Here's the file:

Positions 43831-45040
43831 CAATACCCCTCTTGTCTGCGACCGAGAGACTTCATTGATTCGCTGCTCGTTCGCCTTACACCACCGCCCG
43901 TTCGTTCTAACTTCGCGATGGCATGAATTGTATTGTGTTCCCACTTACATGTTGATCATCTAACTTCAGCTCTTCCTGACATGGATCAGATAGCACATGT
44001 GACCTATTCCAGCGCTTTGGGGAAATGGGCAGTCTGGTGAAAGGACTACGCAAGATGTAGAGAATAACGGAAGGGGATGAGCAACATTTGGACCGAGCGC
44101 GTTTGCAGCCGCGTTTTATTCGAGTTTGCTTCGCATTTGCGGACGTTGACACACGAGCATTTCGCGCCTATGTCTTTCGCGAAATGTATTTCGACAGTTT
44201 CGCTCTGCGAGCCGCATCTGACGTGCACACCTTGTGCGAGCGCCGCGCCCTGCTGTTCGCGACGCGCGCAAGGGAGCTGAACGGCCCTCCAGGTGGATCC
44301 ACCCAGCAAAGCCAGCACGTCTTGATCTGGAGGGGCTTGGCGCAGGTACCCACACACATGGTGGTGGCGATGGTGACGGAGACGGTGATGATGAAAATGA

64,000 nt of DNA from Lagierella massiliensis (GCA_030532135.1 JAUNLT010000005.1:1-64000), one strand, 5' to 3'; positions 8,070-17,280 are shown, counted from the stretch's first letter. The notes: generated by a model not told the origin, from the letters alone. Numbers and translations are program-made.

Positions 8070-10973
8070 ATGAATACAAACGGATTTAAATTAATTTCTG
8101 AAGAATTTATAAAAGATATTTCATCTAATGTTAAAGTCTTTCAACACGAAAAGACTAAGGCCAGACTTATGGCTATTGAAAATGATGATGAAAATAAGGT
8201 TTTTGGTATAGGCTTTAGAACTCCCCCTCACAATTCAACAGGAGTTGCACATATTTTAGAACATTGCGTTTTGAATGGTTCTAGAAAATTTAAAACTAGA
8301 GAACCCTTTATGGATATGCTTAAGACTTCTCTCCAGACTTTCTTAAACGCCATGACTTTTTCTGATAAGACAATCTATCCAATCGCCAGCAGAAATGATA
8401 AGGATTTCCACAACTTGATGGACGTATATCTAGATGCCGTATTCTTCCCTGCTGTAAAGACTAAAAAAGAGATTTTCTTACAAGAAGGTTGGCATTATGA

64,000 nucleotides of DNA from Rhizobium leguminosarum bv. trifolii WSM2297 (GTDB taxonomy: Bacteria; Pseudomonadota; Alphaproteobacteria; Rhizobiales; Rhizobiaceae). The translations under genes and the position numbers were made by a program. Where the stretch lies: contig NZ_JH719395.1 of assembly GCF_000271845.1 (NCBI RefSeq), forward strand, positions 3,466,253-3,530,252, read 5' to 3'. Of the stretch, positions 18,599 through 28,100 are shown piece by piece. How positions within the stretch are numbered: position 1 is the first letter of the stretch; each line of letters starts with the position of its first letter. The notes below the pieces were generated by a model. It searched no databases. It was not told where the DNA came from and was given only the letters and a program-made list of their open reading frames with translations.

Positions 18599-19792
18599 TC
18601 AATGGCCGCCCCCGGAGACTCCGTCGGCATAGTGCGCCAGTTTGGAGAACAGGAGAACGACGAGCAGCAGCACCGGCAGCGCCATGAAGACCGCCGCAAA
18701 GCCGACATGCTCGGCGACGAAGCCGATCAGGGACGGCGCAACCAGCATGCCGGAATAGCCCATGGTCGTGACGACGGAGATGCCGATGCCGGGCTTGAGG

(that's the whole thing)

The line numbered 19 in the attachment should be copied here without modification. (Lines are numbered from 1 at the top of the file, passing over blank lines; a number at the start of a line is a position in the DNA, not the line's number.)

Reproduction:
18701 GCCGACATGCTCGGCGACGAAGCCGATCAGGGACGGCGCAACCAGCATGCCGGAATAGCCCATGGTCGTGACGACGGAGATGCCGATGCCGGGCTTGAGG